Gone? Not Toilet Paper, But Computer Printers
About two weeks ago, I shopped for canning supplies: Jar lids and bands and a new pressure canner.
There weren’t any to be had locally. My wife told me about another shortage. A local farm selling pastured meat products is having trouble finding freezers.
We are guessing that the COVID lockdown persuaded some stuck-at-home folks to start or enlarge gardens, especially if they are also out of work, as a feed-the-family necessity. That would drain the supply chain for canning supplies and freezers.
I asked some friends via Facebook about shortages.
Then, abruptly, I went shopping again. Our Hewlett Packard inkjet printer died. It had rumbled reliably for 15 years, an eternity for printers. This time, the rollers were worn past my meager ability to clean them.
The computer shelf areas at Staples and Walmart looked eerily like the grocery store aisles containing toilet paper had looked during the “Great TP COVID Shortage of 2020:” Nearly empty.
Though we all understood the toilet paper shortage, (Americans go crazy during crises), we seem to forget that, earlier this year, 30 million Americans were thrown out of work when entire industries shut down. Office workers, etc., can work from home. Assembly line workers cannot.
Why are computer printers in short supply?
A sales person at Way’s office supply in DuBois supplied an answer: “They are on a slow boat from China.” The dearth of printers might be one consequence of the trade/tariff war between China and the United States. But the COVID lockdown drove many school and college students to on line only classes, increasing demand for printers in homes.
I snagged a HP print-copy-fax model that uses just two ink cartridges, black and tri-color, for less than $200, including backup ink cartridges.
The fun part was stumbling through its setup after not having done such a thing for 15 years. There was no printed manual. I followed step-by-step HP directions via a web browser, watching a supposed HP technician take control of my computer and make the printer whir and blink. That took a troubling turn, leading me to suspect that my supposed link to HP had been phished to a computer hacker. I cut that call short and downloaded the PDF print-like version of the user manual. Everything seems to work.
But the shortages did take me aback.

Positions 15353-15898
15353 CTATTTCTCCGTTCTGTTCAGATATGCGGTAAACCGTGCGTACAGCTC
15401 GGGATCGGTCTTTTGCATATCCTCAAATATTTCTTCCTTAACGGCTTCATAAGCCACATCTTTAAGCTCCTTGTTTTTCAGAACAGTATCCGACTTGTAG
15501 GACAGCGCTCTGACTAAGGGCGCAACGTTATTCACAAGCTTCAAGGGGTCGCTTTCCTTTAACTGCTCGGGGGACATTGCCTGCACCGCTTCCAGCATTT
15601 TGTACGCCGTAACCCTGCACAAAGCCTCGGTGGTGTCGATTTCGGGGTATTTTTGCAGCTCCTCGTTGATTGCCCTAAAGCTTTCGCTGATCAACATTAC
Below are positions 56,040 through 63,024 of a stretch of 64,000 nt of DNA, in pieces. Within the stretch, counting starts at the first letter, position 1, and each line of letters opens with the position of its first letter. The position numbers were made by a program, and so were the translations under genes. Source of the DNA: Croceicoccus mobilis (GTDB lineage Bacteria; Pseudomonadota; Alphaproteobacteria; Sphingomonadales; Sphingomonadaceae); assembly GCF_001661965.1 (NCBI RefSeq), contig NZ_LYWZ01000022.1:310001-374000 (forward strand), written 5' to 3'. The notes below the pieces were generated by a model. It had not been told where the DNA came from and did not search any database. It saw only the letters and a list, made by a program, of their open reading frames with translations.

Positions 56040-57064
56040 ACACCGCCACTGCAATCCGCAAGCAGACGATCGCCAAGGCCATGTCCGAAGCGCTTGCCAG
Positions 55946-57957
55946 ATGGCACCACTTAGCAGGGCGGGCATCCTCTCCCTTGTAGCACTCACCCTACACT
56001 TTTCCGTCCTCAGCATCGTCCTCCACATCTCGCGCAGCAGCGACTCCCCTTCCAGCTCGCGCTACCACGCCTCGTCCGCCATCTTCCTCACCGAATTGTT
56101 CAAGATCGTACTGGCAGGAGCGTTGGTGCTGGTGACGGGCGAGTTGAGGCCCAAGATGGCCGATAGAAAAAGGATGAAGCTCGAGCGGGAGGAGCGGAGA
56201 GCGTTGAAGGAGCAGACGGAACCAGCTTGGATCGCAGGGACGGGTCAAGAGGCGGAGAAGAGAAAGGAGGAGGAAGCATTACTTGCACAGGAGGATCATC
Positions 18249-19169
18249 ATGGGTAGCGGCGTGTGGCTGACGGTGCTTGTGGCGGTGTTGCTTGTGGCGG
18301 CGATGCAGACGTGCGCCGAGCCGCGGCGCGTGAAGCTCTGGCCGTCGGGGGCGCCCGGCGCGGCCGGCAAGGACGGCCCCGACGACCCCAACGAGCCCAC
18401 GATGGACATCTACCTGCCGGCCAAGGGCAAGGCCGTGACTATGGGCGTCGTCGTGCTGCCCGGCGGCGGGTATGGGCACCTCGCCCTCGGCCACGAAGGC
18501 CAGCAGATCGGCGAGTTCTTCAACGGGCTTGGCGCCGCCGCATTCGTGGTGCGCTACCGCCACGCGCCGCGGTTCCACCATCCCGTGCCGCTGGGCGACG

I did locate the jar lids and pressure canner on line. I would have preferred to buy them locally had they been available.
Back in February when the COVID virus first hit, I had expected the toilet paper shortage. We probably contributed to it. It is now nearly October. We have not bought any toilet paper since we returned from Florida in April.
Our household use of those vital sheets has declined. Summer extended family visits have been few and far between, and conducted with social distancing and mask-up caution. Some fellow Americans don’t take those precautions. We do.
I doubt that my wife and I have consciously cut back on our use of toilet paper. But I am not about to ask her. I won’t answer if she asks me. Just “Shhh!” I estimate that we will need to buy more toilet paper before winter arrives.
Hoarding has its downsides.
I have always been a computer ink hoarder. I sometimes take “backup” to absurd levels. For our now-deceased printer, I had accumulated close to $200 worth of ink I could no longer use. I hated to simply throw away the dead computer or the ink.
My wife posted the availability of the ink on Facebook. Sure enough, we got rid of it the same day. I did something sneaky. Instead of charging money for the ink, I foisted the not-running printer onto the nice lady who came to pick up the ink. That saved me the trouble of storing it until the Jefferson County recycling people have another electronics collection day — and then trying to remember where I had stored the darn thing to save it from the landfill.
I have been told that there is anecdotal evidence of shortages of:
¯ Camper trailers and motor homes; kayaks (!).
¯ Headsets for listening via computers or smartphones; fitness workout equipment; strings for archery bows.
¯ Washing machines; tractors and tractor parts; paint rollers; straight razors; golf clubs (parts made in China); and, though why anyone would care, wind chimes.
Even canned pumpkin seems to be hard to find, and way overpriced at two cans for $21, according to a Facebook poster whose epic rant was both humorous and intense.
There could be a mystic moral to all this, but those of us who are living through it do not get to understand these things until after they have passed into history.
For now, hang on to the toilet paper and do not break your computer printer.
¯ ¯ ¯
Denny Bonavita is a former editor at newspapers in DuBois and Warren. He lives near Brookville. Email: firstname.lastname@example.org.